Wedding toasts. Hopefully this phrase brings to mind happy memories and not the emotionally jarring variety. Whether you’ve stood before the mic yourself or sat on the receiving end of an unforgettable/excruciating/uproarious speech (take your pick of adjectives), there’s no denying that wedding toasts are an important part of the bride and groom’s wedding day. With that in mind, we present to you the cardinal rules of wedding toasts: the do’s and dont’s for all you courageous speech writers. Feel free to take notes. Your audience will thank you.

 

Image Courtesy of Luster Studios

DO:

Tell a story.
As the best man or maid of honor (or bridesman or male of honor, cause we won’t discriminate), this is your chance to share a story of the bride and groom. Talk about that time the bride and groom almost got married in a thatched roof cabana after one too many margaritas in Mexico. Talk about that Canadian road trip you all took together that culminated with bears scaling your car. Talk about your first impressions of the bride or groom (be nice, please.) People love a good story, and chances are you’ve got plenty of good material that’s accumulated over the years. Time to tap into it.

Test-drive your toast.
Before you stand up in front of a couple hundred expectant, staring wedding guests, practice your speech in front of a smaller audience (your best friend counts, your five year old cousin who enjoys skittles and boogers doesn’t.) Encourage your listener to offer constructive criticism. Are you talking too long? Are you wading too deep into obscure details? Are you relying too much on inside jokes? Are you speaking from a place of honesty and sincerity? This is your one opportunity to fine tune all that needs fine tuning so don’t treat this like your ninth grade Shakespeare essay and wing it.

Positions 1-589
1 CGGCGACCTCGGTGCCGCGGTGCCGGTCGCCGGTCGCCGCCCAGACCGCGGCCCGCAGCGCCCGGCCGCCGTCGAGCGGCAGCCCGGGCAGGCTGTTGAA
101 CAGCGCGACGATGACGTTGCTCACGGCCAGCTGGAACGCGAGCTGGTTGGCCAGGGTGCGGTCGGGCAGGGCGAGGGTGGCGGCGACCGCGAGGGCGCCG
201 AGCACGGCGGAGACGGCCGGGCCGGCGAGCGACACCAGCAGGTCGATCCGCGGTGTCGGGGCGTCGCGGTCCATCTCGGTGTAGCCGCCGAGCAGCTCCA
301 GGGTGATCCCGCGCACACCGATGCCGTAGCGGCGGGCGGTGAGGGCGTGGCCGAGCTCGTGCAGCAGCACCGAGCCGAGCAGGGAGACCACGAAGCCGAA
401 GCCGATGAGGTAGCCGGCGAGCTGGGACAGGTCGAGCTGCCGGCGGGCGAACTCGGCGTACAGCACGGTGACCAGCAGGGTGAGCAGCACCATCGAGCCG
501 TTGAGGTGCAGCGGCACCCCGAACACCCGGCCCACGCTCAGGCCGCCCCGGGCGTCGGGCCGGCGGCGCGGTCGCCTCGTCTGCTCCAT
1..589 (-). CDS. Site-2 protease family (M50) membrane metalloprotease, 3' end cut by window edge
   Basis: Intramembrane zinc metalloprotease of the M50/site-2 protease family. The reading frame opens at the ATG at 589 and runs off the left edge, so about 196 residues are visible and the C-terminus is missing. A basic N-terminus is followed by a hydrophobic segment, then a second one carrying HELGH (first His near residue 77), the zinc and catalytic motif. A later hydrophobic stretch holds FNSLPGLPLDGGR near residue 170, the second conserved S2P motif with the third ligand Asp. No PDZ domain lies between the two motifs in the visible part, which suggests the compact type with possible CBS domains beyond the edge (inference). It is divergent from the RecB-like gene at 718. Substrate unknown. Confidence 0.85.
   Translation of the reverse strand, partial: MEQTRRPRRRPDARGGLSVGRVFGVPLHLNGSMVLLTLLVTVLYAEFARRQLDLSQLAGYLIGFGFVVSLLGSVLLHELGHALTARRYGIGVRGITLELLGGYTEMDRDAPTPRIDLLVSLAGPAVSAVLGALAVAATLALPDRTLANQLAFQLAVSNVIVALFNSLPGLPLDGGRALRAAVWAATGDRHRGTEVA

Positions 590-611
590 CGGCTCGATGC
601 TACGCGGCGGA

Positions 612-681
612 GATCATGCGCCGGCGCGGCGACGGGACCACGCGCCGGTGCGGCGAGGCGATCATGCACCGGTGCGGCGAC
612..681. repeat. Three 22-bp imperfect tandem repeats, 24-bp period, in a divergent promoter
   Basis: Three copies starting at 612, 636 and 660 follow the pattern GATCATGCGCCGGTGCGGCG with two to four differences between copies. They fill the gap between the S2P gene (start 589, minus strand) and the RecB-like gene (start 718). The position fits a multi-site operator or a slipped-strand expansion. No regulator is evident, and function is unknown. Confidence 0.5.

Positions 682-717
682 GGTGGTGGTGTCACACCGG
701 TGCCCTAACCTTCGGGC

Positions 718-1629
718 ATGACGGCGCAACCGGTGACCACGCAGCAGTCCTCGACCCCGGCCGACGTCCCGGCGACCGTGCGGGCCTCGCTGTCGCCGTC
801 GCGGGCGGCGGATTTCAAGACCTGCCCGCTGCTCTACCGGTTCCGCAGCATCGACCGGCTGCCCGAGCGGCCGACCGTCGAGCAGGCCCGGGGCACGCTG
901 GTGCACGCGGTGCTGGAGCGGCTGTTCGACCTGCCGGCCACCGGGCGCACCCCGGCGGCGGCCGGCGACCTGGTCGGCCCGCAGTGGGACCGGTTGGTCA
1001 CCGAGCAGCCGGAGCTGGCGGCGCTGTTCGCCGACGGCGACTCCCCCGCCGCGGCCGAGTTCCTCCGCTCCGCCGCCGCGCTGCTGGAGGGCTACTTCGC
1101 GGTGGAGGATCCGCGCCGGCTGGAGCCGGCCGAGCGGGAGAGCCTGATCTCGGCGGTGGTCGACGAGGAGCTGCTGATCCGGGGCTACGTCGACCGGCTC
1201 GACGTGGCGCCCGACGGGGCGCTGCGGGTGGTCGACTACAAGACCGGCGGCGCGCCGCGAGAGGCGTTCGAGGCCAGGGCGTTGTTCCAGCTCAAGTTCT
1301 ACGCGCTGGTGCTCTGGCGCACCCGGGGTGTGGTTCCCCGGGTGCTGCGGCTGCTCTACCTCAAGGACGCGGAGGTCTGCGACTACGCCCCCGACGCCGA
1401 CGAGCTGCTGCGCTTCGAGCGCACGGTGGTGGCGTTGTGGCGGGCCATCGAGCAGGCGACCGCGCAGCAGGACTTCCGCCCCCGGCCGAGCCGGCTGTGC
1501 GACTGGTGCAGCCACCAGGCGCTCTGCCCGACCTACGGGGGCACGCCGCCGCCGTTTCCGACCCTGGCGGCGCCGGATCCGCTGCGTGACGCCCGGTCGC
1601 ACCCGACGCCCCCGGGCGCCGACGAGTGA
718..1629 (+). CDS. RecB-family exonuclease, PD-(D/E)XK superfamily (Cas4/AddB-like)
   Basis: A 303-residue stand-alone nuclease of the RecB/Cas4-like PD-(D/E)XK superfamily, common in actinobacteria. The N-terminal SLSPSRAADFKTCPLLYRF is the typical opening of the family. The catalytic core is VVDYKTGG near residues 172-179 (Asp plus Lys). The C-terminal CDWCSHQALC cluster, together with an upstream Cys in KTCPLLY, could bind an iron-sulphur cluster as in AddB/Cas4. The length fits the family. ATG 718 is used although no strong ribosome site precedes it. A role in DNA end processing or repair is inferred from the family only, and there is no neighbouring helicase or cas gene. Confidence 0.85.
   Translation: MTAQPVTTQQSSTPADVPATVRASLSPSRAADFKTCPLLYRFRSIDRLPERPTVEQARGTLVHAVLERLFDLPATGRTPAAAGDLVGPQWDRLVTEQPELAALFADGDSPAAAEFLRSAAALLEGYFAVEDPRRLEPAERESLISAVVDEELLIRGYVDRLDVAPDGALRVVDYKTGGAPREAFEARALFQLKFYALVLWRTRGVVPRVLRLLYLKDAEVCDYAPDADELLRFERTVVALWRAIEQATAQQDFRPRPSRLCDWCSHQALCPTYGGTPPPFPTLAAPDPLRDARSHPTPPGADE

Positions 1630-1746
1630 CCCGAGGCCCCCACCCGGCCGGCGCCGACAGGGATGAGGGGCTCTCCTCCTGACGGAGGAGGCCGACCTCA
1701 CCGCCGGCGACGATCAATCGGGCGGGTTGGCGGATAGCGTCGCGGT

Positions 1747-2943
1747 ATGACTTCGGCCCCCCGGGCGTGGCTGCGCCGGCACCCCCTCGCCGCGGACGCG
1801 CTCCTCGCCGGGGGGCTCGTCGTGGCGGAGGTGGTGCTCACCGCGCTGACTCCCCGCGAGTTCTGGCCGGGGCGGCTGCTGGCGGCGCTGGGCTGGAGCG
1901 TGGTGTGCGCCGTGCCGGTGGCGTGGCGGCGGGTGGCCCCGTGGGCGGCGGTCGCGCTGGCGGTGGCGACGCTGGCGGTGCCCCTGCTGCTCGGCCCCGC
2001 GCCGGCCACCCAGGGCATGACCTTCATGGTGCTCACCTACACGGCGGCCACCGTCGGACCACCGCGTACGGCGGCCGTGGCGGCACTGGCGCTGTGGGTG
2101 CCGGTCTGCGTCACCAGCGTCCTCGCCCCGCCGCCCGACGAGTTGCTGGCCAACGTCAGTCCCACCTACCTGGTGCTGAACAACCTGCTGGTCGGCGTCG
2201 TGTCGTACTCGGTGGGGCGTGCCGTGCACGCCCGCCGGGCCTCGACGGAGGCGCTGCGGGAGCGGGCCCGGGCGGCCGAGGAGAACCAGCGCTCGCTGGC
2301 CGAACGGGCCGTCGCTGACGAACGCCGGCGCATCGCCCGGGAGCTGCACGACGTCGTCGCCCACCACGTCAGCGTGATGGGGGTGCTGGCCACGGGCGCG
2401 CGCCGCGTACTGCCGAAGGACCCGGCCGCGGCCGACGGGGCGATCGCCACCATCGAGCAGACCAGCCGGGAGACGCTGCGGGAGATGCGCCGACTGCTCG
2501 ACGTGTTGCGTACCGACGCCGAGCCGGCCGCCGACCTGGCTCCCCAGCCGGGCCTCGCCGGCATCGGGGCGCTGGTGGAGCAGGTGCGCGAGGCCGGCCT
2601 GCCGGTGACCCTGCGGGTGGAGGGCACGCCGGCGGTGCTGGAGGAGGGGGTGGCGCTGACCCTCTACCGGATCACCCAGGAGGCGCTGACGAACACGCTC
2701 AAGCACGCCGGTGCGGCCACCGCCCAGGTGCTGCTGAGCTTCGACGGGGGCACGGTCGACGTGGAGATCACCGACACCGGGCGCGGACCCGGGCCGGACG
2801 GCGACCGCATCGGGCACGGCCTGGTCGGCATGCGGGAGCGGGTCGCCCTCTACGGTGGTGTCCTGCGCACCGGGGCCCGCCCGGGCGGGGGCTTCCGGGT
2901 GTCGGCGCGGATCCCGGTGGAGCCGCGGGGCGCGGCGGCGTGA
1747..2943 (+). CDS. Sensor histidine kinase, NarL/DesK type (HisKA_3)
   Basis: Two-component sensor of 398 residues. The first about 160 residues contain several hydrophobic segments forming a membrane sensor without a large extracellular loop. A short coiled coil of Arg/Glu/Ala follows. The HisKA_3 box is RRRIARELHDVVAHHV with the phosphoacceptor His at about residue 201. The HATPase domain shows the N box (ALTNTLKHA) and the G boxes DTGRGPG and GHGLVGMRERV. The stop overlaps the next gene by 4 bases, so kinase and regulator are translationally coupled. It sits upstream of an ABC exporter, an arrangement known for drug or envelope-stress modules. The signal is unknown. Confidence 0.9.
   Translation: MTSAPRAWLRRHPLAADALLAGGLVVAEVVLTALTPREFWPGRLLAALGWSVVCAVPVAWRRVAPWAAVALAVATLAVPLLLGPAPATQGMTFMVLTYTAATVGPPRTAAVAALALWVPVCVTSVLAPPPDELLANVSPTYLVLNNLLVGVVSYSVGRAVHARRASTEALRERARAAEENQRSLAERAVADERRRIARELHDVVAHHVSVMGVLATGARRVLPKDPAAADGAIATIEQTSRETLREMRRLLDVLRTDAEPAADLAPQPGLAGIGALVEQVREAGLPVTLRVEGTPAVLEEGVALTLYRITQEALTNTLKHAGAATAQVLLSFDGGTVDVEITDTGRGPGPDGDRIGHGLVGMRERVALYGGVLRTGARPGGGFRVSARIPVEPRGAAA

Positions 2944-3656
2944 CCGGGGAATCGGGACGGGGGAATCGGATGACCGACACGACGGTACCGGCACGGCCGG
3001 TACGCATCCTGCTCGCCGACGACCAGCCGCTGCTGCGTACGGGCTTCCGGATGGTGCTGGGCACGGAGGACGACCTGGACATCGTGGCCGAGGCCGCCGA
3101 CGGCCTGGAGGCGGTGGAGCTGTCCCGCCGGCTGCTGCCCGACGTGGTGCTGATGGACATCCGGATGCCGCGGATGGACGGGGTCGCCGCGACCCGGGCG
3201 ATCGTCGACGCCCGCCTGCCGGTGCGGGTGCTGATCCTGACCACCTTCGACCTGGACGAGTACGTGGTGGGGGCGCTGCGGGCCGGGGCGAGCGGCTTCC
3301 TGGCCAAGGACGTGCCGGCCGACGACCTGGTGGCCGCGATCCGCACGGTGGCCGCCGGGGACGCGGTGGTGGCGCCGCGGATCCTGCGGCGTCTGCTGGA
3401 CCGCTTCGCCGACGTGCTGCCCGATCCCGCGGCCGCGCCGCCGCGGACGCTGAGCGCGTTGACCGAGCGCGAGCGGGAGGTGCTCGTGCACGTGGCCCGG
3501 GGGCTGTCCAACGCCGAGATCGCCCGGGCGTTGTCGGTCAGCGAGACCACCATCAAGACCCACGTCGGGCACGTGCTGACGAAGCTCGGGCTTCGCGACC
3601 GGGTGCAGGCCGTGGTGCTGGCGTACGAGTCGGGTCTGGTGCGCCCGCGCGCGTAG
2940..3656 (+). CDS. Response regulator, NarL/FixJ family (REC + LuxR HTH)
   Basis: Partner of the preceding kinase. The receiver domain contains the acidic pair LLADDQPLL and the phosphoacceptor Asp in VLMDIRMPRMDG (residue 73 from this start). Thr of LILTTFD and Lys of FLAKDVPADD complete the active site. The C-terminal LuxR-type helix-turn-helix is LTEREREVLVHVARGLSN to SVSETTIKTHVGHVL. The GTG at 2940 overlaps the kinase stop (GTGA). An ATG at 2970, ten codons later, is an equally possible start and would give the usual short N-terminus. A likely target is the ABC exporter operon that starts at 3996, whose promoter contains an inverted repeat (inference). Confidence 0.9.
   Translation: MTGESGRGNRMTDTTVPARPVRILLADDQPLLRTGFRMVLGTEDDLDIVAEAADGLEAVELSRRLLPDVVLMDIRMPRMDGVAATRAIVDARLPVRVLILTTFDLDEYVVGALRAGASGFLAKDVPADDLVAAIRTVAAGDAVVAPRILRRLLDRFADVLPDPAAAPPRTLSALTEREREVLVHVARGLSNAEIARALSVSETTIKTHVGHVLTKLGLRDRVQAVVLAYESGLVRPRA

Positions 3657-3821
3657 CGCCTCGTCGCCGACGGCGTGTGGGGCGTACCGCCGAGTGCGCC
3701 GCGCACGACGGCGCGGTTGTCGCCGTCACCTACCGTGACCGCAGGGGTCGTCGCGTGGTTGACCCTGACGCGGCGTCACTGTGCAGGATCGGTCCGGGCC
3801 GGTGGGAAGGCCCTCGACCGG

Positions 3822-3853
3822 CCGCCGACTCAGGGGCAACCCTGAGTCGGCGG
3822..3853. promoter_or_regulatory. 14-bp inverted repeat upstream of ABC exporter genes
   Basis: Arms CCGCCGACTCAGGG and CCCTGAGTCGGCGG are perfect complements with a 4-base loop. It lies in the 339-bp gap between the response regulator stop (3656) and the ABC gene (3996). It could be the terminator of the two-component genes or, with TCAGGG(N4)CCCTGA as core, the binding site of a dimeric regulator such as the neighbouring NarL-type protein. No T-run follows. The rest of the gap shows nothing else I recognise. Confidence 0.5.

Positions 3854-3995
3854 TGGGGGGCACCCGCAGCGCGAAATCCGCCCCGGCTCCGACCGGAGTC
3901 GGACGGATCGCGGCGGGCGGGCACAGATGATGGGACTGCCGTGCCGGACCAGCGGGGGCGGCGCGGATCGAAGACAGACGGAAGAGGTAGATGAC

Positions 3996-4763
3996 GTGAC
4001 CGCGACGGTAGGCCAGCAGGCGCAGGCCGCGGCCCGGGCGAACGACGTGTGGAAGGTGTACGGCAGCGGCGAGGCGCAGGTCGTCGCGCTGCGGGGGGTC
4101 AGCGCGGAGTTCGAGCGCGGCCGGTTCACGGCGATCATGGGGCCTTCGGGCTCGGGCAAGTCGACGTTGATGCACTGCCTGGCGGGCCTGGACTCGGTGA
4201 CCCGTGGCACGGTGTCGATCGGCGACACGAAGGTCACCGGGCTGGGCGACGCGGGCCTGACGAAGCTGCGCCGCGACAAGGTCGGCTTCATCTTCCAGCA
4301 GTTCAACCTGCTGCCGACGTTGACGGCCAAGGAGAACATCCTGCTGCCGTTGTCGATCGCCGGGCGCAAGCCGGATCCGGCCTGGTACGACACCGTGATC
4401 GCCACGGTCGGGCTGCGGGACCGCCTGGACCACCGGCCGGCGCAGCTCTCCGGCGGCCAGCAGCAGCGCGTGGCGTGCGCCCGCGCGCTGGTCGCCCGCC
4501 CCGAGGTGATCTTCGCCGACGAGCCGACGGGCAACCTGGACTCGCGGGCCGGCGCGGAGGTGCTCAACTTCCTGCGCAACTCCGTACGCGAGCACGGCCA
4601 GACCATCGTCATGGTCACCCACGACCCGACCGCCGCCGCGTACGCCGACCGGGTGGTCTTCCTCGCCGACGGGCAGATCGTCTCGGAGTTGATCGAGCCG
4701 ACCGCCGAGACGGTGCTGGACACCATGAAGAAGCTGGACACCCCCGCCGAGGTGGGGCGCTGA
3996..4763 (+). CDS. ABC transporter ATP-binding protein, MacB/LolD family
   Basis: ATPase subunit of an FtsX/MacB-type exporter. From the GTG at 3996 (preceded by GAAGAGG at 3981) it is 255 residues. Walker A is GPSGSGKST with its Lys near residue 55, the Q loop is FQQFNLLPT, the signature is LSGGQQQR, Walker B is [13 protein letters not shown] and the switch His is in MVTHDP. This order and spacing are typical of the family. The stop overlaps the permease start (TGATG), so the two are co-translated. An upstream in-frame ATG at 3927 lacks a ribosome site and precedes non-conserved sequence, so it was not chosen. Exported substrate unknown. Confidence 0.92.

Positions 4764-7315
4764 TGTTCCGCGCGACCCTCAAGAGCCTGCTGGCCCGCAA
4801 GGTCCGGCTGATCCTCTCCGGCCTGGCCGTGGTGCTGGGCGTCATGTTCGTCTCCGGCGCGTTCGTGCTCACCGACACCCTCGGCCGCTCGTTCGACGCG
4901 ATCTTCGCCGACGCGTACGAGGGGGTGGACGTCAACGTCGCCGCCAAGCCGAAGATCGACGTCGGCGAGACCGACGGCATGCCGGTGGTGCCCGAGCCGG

Make eye contact.
In a utopian wedding world, we could all deliver speeches from the comfort of our flashcards, free from the fear of glazed eyeballs and scrutinizing expressions. But with discomfort stems personal growth so take a deep breath and get growing. Reference your notes when you need a quick reminder of your next talking points, but don’t be overly concerned about reciting your speech verbatim (after all, most people haven’t read your speech anyway!) Make eye contact with the bride and groom, cast your eyes around the room (fixing your glance on smiling faces if that helps), and remind yourself that this is just one big party. You’re not being graded.

 

Image Courtesy of itsabridesworld.wordpress.com

DON’T:

Get sloppy drunk.
While it’s perfectly acceptable to grease your speech wheels with a glass or two of champagne, your aim here is to give a toast. Not to get toasted. Certainly there are advantages to pre-toast drinking—like increased feelings of confidence and photo-ready rosy cheeks—but unless your goal is to reeanact Steve Buscemi’s scotch-induced coyote howls al la “The Wedding Singer,” you’re better off steering clear of the bar until after you’re free from the speech spotlight.

Cry your mascara off until you look like the Joker from “Batman.”
Sentiment and tears have their place in every wedding. This does not mean that it’s okay to stand before the bride and groom and ugly cry the ink right off your note cards. Sure, everyone will smile anyway (especially the bride and groom who will appreciate your brave gesture), but what you don’t see are all the hands under tables awkwardly fidgeting with their wedding favors in reaction to your emphatic displays of affection and runny makeup. If you feel yourself getting emotional, pause (it adds dramatic effect anyway), take a deep breath, and pick up when you’re ready. Oh and if you need vanity to keep you in check, just think about this: an almost-cry photographs way better than a full-fledged sobfest.

Try too hard for a laugh.
Most of us love a hilarious wedding speech, but splitting pant seams should not be your ultimate goal. If you’re a natural comedian, great! You’ll have no trouble speaking from the heart and eliciting some chuckles along the way. Added points to you if someone at the head table snorts. But if you’re no comic, go ahead and save the standup routine. The entire point of a wedding toast is to honor the bride and groom, and your speech should reflect that. A simple, eloquent speech will be remembered just as fondly as one that comes with a punchline. Promise.

Tell us: what’s the most unforgettable wedding toast you’ve ever heard?